Value vs. Commodity

( January 6th, 2008 )


We’re going through some very important exercises at work. The goal is a real and unflinching assessment of the state of our industry, architecture and design, and the role we play in that industry. The goal is to seriously challenge notions of status quo, and to question accepted practices. Hard questions are being asked. Tough answers are being put up on the white board. None of us disagree. But, what are we to do with this information, with these confirmations?

We are to change.

Actually, we have already been changing. We know that architecture has become a largely commoditized business, that the value provided by many architecture design firms has been slowly and consistently eroded in the United States over the last 20 to 30 years. Architects have allowed this to happen, and it has happened as issues of liability and responsibility have come to dominate project realities. But instead of embracing this and accepting the challenges, architecture has retreated behind drawings and plans and allowed others to step in and manage the process of building, of making. A long list of other trades were only too happy to step in and take on the historically traditional role of the architect, that of a master builder. Allowing this has effectively removed architecture from the value stream of building. Many, many firms now exist to produce drawings. They are production houses.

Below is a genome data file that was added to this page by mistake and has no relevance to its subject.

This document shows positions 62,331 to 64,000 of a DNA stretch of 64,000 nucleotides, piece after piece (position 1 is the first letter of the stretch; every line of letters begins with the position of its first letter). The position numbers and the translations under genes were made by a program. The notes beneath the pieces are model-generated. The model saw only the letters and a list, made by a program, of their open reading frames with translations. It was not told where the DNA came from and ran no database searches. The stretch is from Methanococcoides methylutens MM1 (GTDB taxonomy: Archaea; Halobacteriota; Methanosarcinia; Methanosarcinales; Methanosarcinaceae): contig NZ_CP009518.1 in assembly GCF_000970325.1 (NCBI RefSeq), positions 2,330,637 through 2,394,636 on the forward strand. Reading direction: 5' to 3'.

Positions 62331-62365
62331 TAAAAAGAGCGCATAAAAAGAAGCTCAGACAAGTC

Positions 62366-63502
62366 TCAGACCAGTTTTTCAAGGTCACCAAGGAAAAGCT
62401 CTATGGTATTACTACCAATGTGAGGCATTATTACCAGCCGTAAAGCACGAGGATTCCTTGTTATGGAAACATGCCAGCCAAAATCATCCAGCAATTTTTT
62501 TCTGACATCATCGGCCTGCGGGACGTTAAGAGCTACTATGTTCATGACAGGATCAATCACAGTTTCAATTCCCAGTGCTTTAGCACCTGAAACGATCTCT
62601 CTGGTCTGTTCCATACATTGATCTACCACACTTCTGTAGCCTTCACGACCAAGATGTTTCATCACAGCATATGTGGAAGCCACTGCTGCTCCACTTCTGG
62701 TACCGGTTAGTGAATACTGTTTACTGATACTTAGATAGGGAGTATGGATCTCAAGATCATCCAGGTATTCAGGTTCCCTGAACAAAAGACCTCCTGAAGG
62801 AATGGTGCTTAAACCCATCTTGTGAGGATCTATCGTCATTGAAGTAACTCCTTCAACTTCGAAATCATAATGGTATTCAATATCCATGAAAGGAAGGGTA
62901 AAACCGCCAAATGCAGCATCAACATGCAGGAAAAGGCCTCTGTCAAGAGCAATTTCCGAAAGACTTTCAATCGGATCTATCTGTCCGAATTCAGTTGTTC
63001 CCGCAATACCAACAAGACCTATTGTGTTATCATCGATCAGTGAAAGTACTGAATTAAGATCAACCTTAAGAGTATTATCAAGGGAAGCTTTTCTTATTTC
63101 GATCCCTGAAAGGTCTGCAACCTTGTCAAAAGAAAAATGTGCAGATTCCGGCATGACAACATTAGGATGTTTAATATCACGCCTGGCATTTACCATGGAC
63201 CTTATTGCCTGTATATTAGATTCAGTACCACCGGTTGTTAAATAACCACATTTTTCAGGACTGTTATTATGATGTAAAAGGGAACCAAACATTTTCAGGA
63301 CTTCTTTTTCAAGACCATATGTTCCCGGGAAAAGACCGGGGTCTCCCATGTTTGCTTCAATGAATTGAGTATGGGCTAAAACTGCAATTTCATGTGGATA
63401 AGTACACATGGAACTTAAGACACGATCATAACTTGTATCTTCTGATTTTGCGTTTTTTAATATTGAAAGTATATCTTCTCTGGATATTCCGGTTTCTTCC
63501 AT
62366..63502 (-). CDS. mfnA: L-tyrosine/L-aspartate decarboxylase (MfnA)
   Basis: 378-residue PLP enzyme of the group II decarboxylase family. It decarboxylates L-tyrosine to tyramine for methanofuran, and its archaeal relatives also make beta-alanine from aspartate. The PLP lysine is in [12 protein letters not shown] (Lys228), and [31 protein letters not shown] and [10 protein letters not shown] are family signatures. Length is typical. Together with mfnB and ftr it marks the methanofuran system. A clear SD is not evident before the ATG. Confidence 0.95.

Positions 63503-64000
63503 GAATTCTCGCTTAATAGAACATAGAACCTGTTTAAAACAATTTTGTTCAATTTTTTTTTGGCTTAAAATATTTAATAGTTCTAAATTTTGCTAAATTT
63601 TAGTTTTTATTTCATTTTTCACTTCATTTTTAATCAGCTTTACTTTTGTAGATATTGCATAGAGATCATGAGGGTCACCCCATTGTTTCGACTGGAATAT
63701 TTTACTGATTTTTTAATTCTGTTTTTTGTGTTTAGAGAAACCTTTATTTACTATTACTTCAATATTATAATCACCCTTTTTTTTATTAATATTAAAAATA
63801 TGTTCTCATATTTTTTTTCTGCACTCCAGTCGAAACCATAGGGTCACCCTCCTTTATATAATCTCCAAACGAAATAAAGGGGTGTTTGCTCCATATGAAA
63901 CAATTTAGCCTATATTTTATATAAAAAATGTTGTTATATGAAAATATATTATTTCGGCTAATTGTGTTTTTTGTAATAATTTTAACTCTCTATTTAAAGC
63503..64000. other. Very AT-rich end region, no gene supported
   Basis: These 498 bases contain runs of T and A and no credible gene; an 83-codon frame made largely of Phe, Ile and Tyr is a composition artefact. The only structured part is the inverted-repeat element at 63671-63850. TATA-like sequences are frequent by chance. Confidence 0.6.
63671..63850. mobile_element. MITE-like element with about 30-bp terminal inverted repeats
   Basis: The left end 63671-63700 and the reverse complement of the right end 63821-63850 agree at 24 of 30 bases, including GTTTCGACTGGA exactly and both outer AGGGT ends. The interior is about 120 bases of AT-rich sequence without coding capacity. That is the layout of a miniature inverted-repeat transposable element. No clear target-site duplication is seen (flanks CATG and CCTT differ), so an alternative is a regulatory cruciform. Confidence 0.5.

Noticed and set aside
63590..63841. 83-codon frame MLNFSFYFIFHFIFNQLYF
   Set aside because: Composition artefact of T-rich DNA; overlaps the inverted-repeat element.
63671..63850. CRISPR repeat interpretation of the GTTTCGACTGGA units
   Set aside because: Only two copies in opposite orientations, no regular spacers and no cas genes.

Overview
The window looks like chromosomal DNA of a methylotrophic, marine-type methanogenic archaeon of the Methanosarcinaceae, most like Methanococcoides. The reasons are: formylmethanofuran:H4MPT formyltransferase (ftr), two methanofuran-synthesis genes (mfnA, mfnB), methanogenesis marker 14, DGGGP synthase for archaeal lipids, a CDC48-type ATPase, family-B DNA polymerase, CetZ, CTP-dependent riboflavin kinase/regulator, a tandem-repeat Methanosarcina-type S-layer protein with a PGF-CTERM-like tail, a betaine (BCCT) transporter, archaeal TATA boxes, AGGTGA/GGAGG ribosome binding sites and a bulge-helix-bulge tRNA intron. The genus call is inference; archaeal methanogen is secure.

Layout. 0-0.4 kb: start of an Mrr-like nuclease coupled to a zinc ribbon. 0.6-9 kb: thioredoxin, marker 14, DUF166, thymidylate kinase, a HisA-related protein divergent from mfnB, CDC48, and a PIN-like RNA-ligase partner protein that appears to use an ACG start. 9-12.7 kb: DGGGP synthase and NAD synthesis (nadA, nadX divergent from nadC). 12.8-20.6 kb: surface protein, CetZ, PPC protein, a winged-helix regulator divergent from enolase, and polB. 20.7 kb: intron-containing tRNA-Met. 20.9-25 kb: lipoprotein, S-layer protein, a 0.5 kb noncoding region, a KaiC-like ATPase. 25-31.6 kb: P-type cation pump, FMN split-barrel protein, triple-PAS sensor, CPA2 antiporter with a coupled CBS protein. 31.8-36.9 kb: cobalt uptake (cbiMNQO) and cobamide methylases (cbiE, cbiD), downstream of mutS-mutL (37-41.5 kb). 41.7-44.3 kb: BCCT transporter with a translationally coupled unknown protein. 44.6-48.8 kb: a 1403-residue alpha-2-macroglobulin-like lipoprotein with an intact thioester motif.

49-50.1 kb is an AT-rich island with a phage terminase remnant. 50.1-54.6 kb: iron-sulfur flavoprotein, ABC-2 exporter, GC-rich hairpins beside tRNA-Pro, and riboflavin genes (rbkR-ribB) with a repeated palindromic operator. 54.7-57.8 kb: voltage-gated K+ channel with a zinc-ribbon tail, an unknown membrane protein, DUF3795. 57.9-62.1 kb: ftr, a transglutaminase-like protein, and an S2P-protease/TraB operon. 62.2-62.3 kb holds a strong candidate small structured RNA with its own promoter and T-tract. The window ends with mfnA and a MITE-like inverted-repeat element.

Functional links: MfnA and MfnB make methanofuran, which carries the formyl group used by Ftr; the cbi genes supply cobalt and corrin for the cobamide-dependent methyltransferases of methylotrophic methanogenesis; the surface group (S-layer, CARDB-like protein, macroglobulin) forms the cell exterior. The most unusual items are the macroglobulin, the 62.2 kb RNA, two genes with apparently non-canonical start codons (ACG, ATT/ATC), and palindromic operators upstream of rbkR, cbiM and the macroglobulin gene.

What we are finding is priority is the importance of reinserting ourselves into the making and effectively taking back the control of the value stream. We know that we must do what it takes to become the most relevant and influential force in building culture, this much is clear. What is unclear is exactly how we will get there, and I suspect we will continue to challenge and explode traditional notions of design and building. Embodied in this is the reinvention of our firm around core goals of design excellence, as we define it, and the reconnection of our design to implementation, to execution. Architecture is a strategic move, and that move will not be successful if architecture does not protect the value and integrity of the idea, the idea power, from inception through implementation.

While I have framed this discussion around my immediate industry, the reality is that it is powerfully meaningful for a diversity of creative professions who face very similar challenges.

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